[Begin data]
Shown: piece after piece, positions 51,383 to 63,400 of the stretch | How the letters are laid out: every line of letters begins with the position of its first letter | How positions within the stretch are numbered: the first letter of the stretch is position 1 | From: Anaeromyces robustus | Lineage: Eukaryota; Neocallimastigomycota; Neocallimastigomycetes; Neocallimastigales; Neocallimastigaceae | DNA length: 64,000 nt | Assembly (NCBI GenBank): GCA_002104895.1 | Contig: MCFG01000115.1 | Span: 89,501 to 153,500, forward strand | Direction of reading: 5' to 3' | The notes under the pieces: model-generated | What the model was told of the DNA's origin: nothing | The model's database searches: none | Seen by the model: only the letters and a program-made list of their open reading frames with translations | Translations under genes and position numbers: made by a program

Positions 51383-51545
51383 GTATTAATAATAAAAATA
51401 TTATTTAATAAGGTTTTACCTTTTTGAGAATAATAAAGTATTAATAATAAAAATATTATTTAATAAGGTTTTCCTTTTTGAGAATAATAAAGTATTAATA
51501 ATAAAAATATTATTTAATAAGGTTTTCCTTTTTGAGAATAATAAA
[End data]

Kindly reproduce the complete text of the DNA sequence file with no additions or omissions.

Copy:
Shown: piece after piece, positions 51,383 to 63,400 of the stretch | How the letters are laid out: every line of letters begins with the position of its first letter | How positions within the stretch are numbered: the first letter of the stretch is position 1 | From: Anaeromyces robustus | Lineage: Eukaryota; Neocallimastigomycota; Neocallimastigomycetes; Neocallimastigales; Neocallimastigaceae | DNA length: 64,000 nt | Assembly (NCBI GenBank): GCA_002104895.1 | Contig: MCFG01000115.1 | Span: 89,501 to 153,500, forward strand | Direction of reading: 5' to 3' | The notes under the pieces: model-generated | What the model was told of the DNA's origin: nothing | The model's database searches: none | Seen by the model: only the letters and a program-made list of their open reading frames with translations | Translations under genes and position numbers: made by a program

Positions 51383-51545
51383 GTATTAATAATAAAAATA
51401 TTATTTAATAAGGTTTTACCTTTTTGAGAATAATAAAGTATTAATAATAAAAATATTATTTAATAAGGTTTTCCTTTTTGAGAATAATAAAGTATTAATA
51501 ATAAAAATATTATTTAATAAGGTTTTCCTTTTTGAGAATAATAAA